A century after the establishment of the modern Turkish Republic, the country is looking to celebrate its hundredth birthday in a way that has become popular throughout the Middle East today. Turkey’s ambitious Vision 2023 aims to put the country in the world’s top ten economies within the next five years by making dramatic improvements to its trade, energy, health care and transport sectors. Announced in 2013 by the then Prime Minister (now President) Recep Tayyip Erdogan, he gave the country ten years to rise from one of the better off developing countries shaken by a long history of military coups to a nation whose economy, stability and regional influence is to be reckoned with.
One of the massive infrastructure projects which is part of this vision is the Gebze-Orhangazi-Izmir Highway, which would reduce an eight hour journey to that of three and a half hours, and is set to be completed this year. Such projects are being carried out all across the country, with the primary aim of shifting the congestion of trade and business from Istanbul and the narrow Marmara region further east towards Anatolia. Other domestic aims include achieving a GDP of $2.6 trillion, an average of $25,000 per capita income, and reducing the unemployment rate to just five per cent from its current 11 per cent. Istanbul is also intended to become one of the top international financial hubs to match the likes of London and Singapore.
Currently, Turkey sits at sixteenth place in the world’s largest economies and is Europe’s sixth largest economy. For the country to reach the top ten economies within five years is, some say, an overly ambitious goal.
In its bid to achieve these ambitions, large investments have been pumped into rising industries such as the automotive, iron, steel and transportation sectors. The government has also urged the investment of Saudi business into Turkey, with the Minister of the Economy Nihat Zeybekci having emphasised last November that “both the Turkish and Saudi Arabian economies are undergoing technological and sectoral transformation…Let us produce together and sell together to Europe and the world.”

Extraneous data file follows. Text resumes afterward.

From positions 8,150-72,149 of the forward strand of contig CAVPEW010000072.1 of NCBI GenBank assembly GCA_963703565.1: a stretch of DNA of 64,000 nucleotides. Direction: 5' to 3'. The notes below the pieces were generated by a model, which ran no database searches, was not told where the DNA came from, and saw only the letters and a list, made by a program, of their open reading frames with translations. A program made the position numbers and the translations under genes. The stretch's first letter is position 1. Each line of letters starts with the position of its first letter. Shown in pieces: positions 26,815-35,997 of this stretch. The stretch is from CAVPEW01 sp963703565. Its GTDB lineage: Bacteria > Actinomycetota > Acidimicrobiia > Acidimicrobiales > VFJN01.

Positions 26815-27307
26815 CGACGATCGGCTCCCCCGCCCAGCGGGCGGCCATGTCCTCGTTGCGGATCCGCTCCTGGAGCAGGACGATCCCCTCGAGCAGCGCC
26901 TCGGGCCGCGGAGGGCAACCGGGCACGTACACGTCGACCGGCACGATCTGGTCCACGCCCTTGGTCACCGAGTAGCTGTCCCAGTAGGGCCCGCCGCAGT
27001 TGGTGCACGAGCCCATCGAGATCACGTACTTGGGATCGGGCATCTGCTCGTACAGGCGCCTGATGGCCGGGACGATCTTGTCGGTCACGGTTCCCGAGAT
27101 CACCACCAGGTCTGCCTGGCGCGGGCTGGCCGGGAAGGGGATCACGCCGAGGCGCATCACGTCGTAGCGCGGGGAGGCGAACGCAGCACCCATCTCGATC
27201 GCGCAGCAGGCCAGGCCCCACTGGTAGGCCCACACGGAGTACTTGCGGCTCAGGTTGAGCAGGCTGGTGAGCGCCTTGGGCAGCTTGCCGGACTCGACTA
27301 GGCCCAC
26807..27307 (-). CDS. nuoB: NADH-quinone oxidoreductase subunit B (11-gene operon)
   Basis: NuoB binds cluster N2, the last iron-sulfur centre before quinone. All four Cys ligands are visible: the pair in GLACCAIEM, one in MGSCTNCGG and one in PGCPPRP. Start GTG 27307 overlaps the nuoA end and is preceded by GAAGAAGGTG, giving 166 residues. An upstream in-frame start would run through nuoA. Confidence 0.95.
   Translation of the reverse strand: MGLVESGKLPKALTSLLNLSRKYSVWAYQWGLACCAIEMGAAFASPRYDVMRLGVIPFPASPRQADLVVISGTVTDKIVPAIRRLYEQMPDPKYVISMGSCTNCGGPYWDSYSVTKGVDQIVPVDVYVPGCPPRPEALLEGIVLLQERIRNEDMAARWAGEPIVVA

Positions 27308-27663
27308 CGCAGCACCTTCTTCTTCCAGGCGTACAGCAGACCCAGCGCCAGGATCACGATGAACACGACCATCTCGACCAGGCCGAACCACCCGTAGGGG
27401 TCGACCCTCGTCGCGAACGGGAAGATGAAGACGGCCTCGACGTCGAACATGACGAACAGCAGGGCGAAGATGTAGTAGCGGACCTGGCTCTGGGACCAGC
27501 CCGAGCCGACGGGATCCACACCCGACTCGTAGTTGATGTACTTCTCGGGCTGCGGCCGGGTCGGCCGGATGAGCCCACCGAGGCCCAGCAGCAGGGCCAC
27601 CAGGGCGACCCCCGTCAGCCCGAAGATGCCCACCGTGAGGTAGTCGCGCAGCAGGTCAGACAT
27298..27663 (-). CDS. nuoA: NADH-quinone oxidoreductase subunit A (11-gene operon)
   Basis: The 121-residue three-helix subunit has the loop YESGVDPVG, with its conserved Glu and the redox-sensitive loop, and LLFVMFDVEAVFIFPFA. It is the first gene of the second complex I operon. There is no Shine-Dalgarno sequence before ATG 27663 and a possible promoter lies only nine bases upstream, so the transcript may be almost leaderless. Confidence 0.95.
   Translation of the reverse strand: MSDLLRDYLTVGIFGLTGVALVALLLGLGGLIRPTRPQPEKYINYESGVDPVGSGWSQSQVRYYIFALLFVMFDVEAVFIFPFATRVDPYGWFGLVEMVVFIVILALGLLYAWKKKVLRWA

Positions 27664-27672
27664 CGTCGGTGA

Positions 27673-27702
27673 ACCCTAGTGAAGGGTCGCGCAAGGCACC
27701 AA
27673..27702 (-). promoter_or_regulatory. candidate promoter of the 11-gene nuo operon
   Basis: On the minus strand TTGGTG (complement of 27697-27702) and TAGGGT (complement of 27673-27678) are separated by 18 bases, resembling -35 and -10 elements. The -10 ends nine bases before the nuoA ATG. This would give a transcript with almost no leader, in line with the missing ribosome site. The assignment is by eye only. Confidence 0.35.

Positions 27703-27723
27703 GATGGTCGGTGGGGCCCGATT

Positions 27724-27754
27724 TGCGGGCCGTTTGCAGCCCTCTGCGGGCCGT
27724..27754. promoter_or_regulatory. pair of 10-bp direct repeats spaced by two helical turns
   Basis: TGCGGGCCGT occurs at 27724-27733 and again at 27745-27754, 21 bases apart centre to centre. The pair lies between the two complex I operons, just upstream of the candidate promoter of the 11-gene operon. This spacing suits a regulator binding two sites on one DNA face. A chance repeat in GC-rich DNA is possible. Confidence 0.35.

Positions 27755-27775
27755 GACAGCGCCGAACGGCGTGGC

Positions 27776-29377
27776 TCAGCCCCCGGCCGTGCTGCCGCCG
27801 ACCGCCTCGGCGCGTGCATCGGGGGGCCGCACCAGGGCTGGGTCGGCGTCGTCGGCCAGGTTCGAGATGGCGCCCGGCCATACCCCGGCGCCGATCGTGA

Influence regained – feeling thirsty?
There is no doubt that Turkey aims to become a leading player in the region’s future.
Over the past century, particularly within the last decade, Turkey has risen to become a somewhat hegemonic power within the region, with Iran being its only rival in influence and Israel being its only rival in military might. Its proactive stance in the Syrian conflict – through its famed “Operation Euphrates Shield” and its current “Operation Olive Branch” – has enabled the country to again become a regional power to be reckoned with militarily, economically and diplomatically.
One major factor of leverage Turkey has in the region, however, is often overlooked by most: water. In a region with a deep thirst and scarcity for this resource more valuable than oil, Turkey has the advantage in this regard. While its Arab neighbours have an annual average of 300 cubic metres of water per person, Turkey possesses a tenfold increase of that at 3,100 cubic metres per person annually. This is primarily due to the fact that the country holds a staggering 90 per cent share of the Euphrates River and 45 per cent share of the Tigris River, which both originate in the Anatolian mountains of eastern Turkey.